The air filled with harrowed screams. The screeches were punctuated with booming explosions. The stinging taste of panic tainted the air like sulphur as males and females clattered along the streets, erratic as snow on the wind. Emmy watched as females of all ages and sizes gathered, armed with any weapons they could lay their claws on. Some were middle-aged with thickening waists, wielding swords from long-ago days in the King’s army. Others, who had never seen military service, grasped clubs and kitchen knives, looking no less determined. Zecha disappeared into Charber’s house and reappeared with a sweeping bow and a quiver of arrows on his back. He motioned for the other male tenants and guests to go into the house. The females were already gone.

‘You’ll be safer inside,’ Zecha said.

Mr Charber nodded and herded the rest back into the house, bustling and clucking as if they were curious children and there was nothing to worry about.

‘We need to get to the apothecary,’ Emmy said, heading towards the crowd. ‘We should gather what we can. We can escape, head for the Wailing Woods.’ She passed her claws through her fronds, ignoring Charo’s blanch at the name. ‘We might be safe there for a while, at least until this passes.’

‘Emmy,’ Zecha said, ‘we could be killed trying to make our way through the crowd.’ He jerked an elbow at the swirling maw. ‘Only the Goddess knows how many enemies are out there, whoever they are.’

‘I think we know who they are, Zecha,’ Emmy said. ‘It can only be the Masvams. They’ve come at last, and there’s nothing we can do to stop it.’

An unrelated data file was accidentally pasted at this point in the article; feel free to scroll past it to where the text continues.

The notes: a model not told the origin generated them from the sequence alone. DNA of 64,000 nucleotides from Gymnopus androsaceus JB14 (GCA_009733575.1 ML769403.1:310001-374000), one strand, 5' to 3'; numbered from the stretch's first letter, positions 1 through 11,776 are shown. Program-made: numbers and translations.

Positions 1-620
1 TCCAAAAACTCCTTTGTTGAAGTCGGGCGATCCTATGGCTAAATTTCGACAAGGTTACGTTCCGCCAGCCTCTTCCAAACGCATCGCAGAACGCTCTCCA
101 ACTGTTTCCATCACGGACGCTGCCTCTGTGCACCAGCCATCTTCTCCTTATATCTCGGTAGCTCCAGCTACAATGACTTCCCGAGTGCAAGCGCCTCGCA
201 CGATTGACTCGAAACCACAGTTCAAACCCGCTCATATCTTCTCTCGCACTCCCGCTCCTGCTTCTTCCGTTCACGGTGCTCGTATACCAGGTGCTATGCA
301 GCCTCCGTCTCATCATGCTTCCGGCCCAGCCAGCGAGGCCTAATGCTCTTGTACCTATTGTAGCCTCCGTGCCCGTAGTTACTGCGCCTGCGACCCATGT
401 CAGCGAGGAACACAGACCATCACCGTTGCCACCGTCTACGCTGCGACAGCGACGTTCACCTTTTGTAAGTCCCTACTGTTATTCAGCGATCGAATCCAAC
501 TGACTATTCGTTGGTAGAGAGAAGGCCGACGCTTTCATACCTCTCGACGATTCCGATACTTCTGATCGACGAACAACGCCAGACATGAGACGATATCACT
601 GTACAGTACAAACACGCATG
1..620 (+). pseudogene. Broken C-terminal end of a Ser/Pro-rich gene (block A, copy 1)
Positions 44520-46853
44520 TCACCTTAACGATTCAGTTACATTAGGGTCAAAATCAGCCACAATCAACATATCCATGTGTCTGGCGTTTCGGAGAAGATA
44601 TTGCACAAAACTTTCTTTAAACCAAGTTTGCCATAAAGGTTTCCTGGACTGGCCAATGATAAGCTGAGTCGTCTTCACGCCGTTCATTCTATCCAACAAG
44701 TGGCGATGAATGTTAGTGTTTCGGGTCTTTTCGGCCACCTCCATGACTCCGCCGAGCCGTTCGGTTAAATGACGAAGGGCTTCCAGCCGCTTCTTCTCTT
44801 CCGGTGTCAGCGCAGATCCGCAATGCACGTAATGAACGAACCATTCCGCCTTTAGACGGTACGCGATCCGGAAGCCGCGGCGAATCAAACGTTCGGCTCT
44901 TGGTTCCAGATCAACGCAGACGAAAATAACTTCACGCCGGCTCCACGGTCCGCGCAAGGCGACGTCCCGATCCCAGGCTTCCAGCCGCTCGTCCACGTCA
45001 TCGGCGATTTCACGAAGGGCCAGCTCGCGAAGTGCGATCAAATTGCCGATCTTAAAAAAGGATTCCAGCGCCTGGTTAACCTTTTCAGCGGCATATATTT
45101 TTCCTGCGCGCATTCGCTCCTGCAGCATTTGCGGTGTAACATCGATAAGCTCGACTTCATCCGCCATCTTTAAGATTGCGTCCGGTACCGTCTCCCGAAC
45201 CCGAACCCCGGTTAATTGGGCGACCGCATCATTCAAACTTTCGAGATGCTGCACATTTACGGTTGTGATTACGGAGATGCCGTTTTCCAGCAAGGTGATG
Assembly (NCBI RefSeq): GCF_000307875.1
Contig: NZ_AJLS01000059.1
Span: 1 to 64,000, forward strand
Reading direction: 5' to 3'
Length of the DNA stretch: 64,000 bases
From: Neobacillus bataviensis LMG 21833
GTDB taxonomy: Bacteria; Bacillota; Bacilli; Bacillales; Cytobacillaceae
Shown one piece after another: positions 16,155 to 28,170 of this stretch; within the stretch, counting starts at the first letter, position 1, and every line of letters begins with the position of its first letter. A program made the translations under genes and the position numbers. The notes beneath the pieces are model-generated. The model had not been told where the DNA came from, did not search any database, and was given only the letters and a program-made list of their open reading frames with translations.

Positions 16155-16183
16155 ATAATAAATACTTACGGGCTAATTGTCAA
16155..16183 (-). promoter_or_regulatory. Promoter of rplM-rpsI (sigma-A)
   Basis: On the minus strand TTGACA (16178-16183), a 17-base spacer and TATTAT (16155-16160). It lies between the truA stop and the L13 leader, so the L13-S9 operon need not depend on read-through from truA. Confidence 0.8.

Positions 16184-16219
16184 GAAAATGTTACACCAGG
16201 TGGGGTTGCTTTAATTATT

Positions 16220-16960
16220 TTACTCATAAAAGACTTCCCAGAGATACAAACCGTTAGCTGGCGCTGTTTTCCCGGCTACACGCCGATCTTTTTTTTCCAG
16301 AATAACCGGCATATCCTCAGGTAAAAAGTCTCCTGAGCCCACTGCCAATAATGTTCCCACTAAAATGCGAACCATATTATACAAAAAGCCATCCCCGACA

Zecha paled under his dark armour and nodded, silenced by Emmy’s logic. Charo gripped Emmy’s arm.

‘You’re right, Emmy,’ she said. ‘If we stay here, we don’t stand a chance. If we try to leave, we might be safe.’

With the weight of the others’ eyes on him, Zecha relented.

‘All right,’ he said. ‘But, let’s try not to get ourselves killed.’

The sky darkened. The streets pulsed with panic and fear as the trio wound through the swirling crowds. As they reached the end of Charber’s street, the vista opened into the large space of the Circle, and Emmy’s chest tightened. From there, they could see right down to the port. Clear as glass, there were the three towering Masvam ships, silhouetted against the inky sky.

24th September – 36 Days and Counting…

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15. How do you select the names of your characters?

This is one of the coolest things about fantasy writing! I get so much scope to create new words and interesting sounds. But, as I have a background in language with a limited amount of linguistics, I have a good idea about how languages work. I hope that lets me avoid the many pitfalls of creating fantasy words and names—such as the infestation of apostrophes in the middle of words!

I use a site called Dialect Creator to help with this. It allows me to select a series of possible syllables, as well as the length of words generated, and whether consonants are randomly inserted in the middle of words for variety. This allows me to have creative freedom, within a specific set of lexical rules.